This was when I became a fly on the wall, so to speak. AI and ANWA both have published as well as aspiring authors. They share experiences (good and bad) in the industry. You can learn a lot by reading about what others are going through, things you could be faced with in the future. You discover resources you didn't know about. I watched and I listened.
One thing I decided was that, at my age (I'm a grandmother), I don't have time to wait eight or ten years to be published by one of the big publishers. That's assuming it didn't take me that many years just to find an agent. For me, it was all about the experience. I've heard real horror stories about how some publishers treat their authors like so much slave labor, never listening to their concerns or suggestions--changing their books without consulting them. I didn't want that kind of experience.
I'd written and rewritten (and rewritten) my book as I gleaned more knowledge and critiques. I wrote other books. I spent two months studying how to write a query and writing and editing mine, including submitting it to Matt over at The Quintessentially Questional Query Experiment. Not only is Matt kind and diplomatic, he's spot on. He then opens it up to his blog followers so you can get further input. By the time I started querying, it was on edit #18.
I had heard author James Dashner (Maze Runner series, etc.) speak at LTUE, and he said that he'd set a goal to help soften the rejection blow. For every ten rejections, he would take his wife out to dinner. I thought that was brilliant. I sent my queries out in groups of about five a week. It can be hard to keep track of them (that's why I used QueryTracker--http://querytracker.net/). For many of them, no response is a rejection. You'll never hear from them. I started racking up rejections.
I knew a few authors who had published with Rhemalda, and I'd heard good things. I submitted as per their webpage and waited. I received a request for a full. I did get a rejection, but it was the best possible kind of rejection--revise and resubmit. They provided feedback, and I went to work. I resubmitted and received an offer. We negotiated back and forth, and I consulted a couple of attorneys. I signed. They provided some more feedback, and I edited some more.
Did I mention that two editors had a look at my manuscript before I started querying? One was only for the first 50 pages, but the other was for the full novel. Even if they buy your book, there's still a lot of editing. Then I got my first round of full edits from the editor (editors in my case). Holy cow! One thing to bear in mind is that there are several editing and grammar styles. I had to learn what my publisher and editors liked. There are also styles unique to genre. If your editor changes during this process, you could end up making different kinds of changes.
I'm still learning, but I hope as I edit the companion novel to A Change of Plans, I will already know a lot of those things. It will certainly make the editing process simpler and less painful.
"What? You want to cut THAT scene? The one I agonized and fretted over for days?"
"It's killing your pacing."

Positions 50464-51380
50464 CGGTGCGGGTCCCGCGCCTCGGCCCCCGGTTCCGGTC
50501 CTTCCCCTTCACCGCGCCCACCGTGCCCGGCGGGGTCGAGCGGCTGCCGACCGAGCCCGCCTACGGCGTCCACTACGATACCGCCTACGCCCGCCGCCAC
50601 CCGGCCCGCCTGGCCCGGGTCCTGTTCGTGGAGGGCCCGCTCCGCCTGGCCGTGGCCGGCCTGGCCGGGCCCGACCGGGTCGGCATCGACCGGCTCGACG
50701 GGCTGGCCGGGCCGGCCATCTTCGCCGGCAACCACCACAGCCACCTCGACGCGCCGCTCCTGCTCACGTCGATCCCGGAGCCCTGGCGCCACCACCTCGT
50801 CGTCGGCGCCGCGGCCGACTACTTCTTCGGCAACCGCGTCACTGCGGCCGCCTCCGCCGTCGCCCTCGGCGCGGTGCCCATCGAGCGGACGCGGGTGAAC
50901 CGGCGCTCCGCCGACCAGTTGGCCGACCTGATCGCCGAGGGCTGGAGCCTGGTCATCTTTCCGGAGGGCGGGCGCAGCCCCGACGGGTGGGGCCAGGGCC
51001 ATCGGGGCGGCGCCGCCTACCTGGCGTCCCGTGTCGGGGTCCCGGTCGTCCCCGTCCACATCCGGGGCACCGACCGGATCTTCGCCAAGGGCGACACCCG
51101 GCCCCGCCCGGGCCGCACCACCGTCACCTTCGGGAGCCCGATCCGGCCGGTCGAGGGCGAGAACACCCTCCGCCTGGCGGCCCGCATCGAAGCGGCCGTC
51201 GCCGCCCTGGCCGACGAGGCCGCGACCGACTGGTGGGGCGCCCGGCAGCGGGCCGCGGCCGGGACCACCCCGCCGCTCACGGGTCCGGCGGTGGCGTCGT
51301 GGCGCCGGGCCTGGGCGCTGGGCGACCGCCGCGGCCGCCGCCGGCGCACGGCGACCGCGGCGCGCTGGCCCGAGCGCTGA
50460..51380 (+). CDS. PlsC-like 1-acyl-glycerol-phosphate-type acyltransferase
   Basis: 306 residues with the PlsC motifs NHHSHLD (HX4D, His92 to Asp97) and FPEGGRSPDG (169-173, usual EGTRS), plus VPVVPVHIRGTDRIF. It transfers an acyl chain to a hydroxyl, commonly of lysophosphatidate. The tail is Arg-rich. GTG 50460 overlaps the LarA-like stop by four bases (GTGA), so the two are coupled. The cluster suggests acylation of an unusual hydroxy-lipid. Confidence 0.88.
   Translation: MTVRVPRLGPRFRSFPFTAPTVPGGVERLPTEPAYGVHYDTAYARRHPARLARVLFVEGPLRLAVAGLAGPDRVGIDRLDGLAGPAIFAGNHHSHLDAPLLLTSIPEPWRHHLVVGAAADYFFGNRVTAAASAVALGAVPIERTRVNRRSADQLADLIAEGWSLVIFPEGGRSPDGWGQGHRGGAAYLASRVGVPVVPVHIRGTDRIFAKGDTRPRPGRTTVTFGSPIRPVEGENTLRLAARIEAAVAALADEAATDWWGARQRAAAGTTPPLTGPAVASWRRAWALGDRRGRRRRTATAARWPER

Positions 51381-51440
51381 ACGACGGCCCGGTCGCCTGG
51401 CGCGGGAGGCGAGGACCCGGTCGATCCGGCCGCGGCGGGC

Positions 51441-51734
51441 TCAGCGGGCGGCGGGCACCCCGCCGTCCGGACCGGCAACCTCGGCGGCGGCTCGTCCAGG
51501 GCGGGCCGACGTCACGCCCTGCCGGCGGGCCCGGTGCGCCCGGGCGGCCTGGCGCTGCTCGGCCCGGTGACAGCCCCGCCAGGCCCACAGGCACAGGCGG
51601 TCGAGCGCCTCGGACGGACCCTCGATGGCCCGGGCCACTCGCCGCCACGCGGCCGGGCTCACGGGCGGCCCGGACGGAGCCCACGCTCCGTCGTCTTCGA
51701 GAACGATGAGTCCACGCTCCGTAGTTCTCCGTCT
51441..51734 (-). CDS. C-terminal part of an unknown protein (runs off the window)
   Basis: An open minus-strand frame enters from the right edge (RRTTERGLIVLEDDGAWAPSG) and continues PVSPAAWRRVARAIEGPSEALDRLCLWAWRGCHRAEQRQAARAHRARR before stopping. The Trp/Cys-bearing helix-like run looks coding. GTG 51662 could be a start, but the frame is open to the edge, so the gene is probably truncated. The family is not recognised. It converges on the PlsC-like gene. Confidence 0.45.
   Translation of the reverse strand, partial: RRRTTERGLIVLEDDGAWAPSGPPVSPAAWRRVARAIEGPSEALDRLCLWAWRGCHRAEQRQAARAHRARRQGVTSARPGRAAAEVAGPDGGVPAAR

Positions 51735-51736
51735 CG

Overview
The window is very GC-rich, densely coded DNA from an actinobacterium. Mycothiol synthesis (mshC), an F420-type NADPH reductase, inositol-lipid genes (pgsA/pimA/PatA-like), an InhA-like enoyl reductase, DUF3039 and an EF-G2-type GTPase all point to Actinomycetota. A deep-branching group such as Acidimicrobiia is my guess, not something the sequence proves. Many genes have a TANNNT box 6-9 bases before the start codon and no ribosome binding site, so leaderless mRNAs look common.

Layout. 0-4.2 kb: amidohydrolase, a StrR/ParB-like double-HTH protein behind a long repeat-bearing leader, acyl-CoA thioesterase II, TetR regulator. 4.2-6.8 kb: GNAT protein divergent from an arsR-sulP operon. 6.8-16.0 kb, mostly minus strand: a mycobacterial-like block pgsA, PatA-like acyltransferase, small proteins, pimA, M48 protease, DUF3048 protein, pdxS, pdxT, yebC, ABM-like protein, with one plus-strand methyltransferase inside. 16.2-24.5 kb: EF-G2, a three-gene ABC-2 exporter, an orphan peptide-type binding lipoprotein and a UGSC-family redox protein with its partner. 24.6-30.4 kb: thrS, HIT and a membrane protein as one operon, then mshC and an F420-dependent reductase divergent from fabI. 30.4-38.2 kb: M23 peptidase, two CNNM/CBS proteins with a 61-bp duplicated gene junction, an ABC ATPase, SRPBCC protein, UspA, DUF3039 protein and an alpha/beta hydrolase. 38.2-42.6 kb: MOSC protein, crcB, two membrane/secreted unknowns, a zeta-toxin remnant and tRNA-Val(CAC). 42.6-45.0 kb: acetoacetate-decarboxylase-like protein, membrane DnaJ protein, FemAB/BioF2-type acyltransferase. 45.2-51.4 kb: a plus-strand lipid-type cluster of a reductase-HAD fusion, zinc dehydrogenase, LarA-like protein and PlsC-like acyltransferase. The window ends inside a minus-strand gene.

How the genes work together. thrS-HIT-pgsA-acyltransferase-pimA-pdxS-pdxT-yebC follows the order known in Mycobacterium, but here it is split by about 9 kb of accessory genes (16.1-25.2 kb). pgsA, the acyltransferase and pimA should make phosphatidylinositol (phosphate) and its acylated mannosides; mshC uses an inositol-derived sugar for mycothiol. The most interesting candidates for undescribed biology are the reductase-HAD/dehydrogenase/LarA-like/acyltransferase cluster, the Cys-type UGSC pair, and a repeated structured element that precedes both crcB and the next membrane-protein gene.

"How can it kill the pacing? There's danger and broken bones and blood."
"It's still killing the pacing."
I've been happy that my publisher has involved me all along the way. My story, while shorter, is still my story. My characters are true to themselves and the vision I had for them. That was as important to me as being published. Like I said, for me, it's all about the experience.
Are you worrying about getting those first couple of chapters perfect before you move on? By the time you finish the book, you might not even keep those chapters. So, don’t spend ten years writing and rewriting and rewriting those chapters. Finish the book!


What the book's about:  When Lyn sets off on her supposedly uncomplicated and unromantic cruise, she never dreams it will include pirates. All the 25-year-old, Colorado high school teacher wants to do is forget that her dead fiancĂ© was a cheating scumbag. Lyn plans a vacation diversion; fate provides Braedon, an intriguing surgeon. She finds herself drawn to him: his gentle humor, his love of music, and even his willingness to let her take him down during morning karate practices. Against the backdrop of the ship's make-believe world and temporary friendships, her emotions come alive. However, fear is an emotion, too. Unaware of the sensitive waters he's navigating, Braedon moves to take their relationship beyond friendship--on the very anniversary Lyn is on the cruise to forget. Lyn's painful memories are too powerful, and she runs from Braedon and what he has to offer. Their confusing relationship is bad enough, but when the pair finds themselves on one of the cruise's snorkeling excursions in American Samoa things get worse. Paradise turns to piracy when their party is kidnapped and Lyn's fear of a fairytale turns grim. Now she must fight alongside the man she rejected, first for their freedom and then against storms, sharks, and shipwreck.

To see the awesome 'Book Trailer' click HERE

And there is a Giveaway: which I'm totally not sure why I cannot get the Rafflecopter to show up, but if you click on that link down there, it does come up. good luck!

Insecure Writers Support Group~

If you lived on an island and the following sign was posted on every street corner, would you feel insecure? About everything? Think about it.

To learn more about the Insecure Writers Support Group and to read about other writers and their insecurities go HERE 

See you guys next week, where I hope to tell you a little bit more about what's been going on in my life. Some big changes. Not surprised are you?